I knew it, but it took a bunch of researchers to prove it. Marriage equals extra hours of housework for women, according to a new study from the University of Michigan. For men, getting hitched saves an hour of weekly chore time.
Well, duh. When you double the number of people, but halve the number of people who give a damn about cleanliness, that equals double the amount of work for the person who cares. And nine times out of 10, the person who cares is female.
Here we have another instance of scientists explaining what most wives already know. We depend on scientists to explain reality to our spouses, even when they are scientists themselves. But listening (or not listening) to your spouse is a whole ‘nother column.
Clearly, men’s household-chore time decreases after marriage, because men tend to put off cleaning until they’re faced with no alternative. When the slime on the bottom of the tub comes to life and starts devouring the towels, men take action. Women, on the other hand, tend to clean regularly. We battle slime at its microscopic level, long before it can reach monstrous proportions. So when we start sharing a home with a guy, we swoop in and compensate for our slackard, slime-decimating superheroes.
I do know men who are clean freaks — sometimes even cleaner than their female counterparts. I’ve also heard of double-X-chromosomed slobs. Like the U-Mich researchers, I’m generalizing here. Stereotypes are stereotypes for a reason. In this case, I can attest that most of my mommy friends and I spend more time in housework mode than our spouses. And researchers agree.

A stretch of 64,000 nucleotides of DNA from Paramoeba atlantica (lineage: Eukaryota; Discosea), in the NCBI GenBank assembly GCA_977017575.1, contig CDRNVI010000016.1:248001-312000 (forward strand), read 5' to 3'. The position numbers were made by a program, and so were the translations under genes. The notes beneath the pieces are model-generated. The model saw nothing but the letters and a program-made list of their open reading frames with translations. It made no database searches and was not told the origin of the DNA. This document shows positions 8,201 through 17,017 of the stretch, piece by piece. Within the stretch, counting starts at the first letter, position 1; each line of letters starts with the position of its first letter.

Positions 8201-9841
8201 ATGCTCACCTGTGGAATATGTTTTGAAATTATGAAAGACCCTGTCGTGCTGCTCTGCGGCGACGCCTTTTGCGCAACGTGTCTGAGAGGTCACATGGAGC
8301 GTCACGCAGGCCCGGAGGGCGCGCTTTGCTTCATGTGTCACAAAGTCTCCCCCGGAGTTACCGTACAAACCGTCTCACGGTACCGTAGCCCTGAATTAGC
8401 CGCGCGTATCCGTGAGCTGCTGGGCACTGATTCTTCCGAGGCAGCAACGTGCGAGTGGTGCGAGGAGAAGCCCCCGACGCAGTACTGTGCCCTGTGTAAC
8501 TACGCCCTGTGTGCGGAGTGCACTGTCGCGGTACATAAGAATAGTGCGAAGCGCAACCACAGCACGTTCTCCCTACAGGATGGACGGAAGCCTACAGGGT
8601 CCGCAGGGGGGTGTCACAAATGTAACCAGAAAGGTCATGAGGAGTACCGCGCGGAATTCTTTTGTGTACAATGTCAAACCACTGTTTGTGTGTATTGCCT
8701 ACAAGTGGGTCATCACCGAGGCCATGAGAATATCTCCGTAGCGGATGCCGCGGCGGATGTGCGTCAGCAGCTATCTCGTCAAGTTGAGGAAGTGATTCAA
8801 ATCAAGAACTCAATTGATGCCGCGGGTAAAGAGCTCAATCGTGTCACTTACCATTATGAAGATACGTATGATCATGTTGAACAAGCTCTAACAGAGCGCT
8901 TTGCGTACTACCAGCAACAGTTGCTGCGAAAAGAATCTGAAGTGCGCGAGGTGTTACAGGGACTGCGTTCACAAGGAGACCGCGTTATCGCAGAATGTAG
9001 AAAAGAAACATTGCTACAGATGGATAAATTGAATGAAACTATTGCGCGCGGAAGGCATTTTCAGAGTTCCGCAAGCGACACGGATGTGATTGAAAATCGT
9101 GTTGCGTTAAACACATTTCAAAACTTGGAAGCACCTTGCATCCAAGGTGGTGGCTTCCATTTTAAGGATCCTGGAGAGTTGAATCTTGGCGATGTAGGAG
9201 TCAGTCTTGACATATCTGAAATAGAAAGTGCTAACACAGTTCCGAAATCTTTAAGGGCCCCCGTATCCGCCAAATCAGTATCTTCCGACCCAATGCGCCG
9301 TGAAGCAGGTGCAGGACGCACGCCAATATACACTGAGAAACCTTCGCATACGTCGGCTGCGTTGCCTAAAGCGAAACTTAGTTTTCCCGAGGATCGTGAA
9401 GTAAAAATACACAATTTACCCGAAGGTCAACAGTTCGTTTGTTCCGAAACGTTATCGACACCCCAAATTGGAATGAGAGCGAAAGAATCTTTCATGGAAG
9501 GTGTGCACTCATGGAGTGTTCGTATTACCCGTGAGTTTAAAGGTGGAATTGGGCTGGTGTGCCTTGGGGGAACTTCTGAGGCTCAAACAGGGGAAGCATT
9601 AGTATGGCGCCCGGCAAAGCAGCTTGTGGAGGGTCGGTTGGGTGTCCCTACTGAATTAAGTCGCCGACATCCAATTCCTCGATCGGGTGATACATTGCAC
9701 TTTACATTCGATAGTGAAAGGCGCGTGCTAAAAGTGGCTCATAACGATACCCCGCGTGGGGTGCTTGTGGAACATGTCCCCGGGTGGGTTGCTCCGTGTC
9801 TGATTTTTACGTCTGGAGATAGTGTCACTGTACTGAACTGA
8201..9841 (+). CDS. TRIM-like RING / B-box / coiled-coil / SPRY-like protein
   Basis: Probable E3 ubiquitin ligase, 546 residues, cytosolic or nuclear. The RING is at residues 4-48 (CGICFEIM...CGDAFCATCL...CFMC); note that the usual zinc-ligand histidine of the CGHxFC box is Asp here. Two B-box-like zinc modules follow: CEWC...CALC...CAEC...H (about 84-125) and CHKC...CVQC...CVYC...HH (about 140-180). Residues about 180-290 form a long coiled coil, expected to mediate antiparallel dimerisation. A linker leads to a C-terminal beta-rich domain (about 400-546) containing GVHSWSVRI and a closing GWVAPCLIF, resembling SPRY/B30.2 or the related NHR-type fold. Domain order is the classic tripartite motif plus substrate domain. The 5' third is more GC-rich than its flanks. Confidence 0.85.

Now I’m fantasizing about dual-female households. I think my sexual inclinations are fairly hard-wired at this point, but I could always join one of those fringe polygamy cults. No, that’s not my style either. Plus, regardless of gender, there’s probably always the opportunity for one of a pair to slack off if the other’s willing, even grudgingly, to pick up after both herself and her partner.
According to the study, kids increase mom’s number of housework hours even more. Duh again. The study doesn’t mention pets, but I can tell you that the combination of kids and pets equals thrice-daily vacuuming opportunities. Not that I always take those opportunities. Sometimes I wait until the hair/dirt/crumb mixture actually crunches under my footsteps. This makes me nostalgic for my single days, when vacuuming weekly was more than enough.
Division of labor has changed since the dark ages of the ‘70s. In 1976, women spent 26 hours per week cleaning kitchens and bathrooms, compared with 17 hours in 2005. Men are helping out more than they used to, increasing their housework hours from six in 1976 to 13 in 2005. Notice that they’re still not even close to the women’s average.
In my marriage, housework inequality will always exist. And I’ll always have a tiny bit of resentment about that inequality. What has saved my marriage is hired help. After my first baby was born, my grandfather offered to pay for a baby nurse. I couldn’t figure out how a baby nurse could help me, particularly as I was hoping to raise the kid using the attachment-parenting model. What I did need was food and cleaning help. My friends supplied the former, and I negotiated with Grandpa to pay for the latter. When that financial support ran out, I negotiated with Enviro-spouse to continue the cleaning help on a biweekly basis. This remains one of the most important victories of my marriage. And it has decreased my housework bitterness quotient a thousandfold.
Forget couples’ therapy: Hire someone to help clean your home.